Three Million Eth Have Now Voted, 52% Are Against Restoring Parity’s Eth – Trustnodes

Three Million Eth Have Now Voted, 52% Are Against Restoring Parity’s Eth


The most intense vote in crypto history now has only 20 more hours to go before it finally closes after a week long running vote.

The results at the time of writing show a complete split, with the majority at 52%, or some 1.6 million eth, voting against restoring 500,000 eth accidentally frozen due to a Parity multi sig bug.

While 47% at 1.4 million eth are in favor, with a total of more than three million eth having voted so far.

It looks like the wallet subject to the vote question has itself voted now with 306,000 eth. The No vote is nonetheless currently in the lead, with just 20 more hours to go as this closes tomorrow morning at around 8 o’clock London time.

What would happen if these were the final results is unclear at this stage. Ethereum itself would probably not offer the option, but Parity would have to decide whether they will abide by the results, or whether they will chain-split anyway.

We tried to gain some clarity, with Afri Schoedon of Parity telling trustnodes in a very brief interview that they “do not plan to split the chain.”

As might be expected, meta-criticisms of the vote itself are somewhat common on different angles, but all eth holders have the ability and opportunity to vote and express their view in a non-sylable manner.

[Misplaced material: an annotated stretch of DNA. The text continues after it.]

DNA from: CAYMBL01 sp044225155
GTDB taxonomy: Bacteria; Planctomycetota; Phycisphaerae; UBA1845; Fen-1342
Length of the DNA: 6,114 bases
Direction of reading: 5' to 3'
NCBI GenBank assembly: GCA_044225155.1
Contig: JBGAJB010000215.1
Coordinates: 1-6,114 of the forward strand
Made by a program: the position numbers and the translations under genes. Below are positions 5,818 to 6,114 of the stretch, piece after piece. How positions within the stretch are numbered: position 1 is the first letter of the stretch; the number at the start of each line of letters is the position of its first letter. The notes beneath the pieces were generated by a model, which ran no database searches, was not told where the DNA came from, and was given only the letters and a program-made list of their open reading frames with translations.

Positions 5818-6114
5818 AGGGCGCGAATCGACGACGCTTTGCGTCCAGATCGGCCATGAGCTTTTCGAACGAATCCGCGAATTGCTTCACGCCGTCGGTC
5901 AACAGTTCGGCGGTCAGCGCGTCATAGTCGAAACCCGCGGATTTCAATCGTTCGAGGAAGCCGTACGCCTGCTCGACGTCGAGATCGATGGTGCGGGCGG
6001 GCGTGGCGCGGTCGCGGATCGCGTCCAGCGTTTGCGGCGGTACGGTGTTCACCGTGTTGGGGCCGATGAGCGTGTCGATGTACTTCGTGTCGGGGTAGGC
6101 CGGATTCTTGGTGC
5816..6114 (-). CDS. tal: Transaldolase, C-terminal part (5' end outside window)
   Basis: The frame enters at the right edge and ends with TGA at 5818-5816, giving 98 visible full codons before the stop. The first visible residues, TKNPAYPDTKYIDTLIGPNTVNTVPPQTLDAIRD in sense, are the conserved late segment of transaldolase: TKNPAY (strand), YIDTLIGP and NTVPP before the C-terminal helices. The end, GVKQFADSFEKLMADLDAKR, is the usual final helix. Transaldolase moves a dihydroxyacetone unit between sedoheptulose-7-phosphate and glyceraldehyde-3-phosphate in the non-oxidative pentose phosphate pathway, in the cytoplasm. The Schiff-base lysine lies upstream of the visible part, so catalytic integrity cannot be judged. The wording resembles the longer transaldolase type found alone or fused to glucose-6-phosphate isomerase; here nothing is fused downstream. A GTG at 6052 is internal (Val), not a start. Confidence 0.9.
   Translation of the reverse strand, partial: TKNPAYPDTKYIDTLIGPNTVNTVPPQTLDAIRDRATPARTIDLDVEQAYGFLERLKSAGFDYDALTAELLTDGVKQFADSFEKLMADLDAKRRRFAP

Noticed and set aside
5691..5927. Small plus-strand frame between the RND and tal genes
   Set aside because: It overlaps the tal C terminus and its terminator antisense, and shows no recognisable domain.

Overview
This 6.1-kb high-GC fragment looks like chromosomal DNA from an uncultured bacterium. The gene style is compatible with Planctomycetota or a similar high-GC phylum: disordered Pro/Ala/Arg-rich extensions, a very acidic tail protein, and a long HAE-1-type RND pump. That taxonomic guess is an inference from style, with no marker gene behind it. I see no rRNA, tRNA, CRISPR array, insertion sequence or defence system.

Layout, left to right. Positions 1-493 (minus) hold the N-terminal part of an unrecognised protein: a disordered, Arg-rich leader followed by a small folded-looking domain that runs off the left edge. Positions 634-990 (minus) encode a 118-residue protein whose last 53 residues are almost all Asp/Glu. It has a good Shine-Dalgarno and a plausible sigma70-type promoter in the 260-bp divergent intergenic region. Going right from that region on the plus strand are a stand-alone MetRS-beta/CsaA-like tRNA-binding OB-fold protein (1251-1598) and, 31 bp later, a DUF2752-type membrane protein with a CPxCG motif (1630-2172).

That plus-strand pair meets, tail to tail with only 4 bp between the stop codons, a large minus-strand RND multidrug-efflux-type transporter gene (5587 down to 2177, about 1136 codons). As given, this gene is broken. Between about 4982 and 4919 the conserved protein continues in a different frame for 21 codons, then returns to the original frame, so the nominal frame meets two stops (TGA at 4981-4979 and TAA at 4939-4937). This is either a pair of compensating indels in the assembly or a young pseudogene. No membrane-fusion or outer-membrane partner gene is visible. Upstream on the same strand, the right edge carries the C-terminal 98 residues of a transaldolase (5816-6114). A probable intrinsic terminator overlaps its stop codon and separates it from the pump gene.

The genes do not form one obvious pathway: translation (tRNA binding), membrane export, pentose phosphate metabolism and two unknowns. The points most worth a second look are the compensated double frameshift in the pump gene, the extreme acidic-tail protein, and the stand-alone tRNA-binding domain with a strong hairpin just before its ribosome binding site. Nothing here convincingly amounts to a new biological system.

This vote, though imperfect, is the only mechanism we currently have to establish general opinion on the matter, and considering its intensity so far, much criticism does appear ancillary.

The results, therefore, will probably be at least highly persuasive, if not perhaps even determinative of what action relevant parties might take.

Here at trustnodes we’ve said we’ll take whatever position the vote takes since we consider it to be the only mechanism to make a somewhat objective decision in a way that accounts for the view of all affected stakeholders.

That means we see it as the vote to end the matter, one way or another, with no second vote having any legitimacy. But of course these final hours are now most crucial so we’ll reserve full judgment until the vote closes.

Ancillary criticisms, however, will probably have little persuasive weight as everyone is able to vote and express their opinion on this difficult decision. So please vote.


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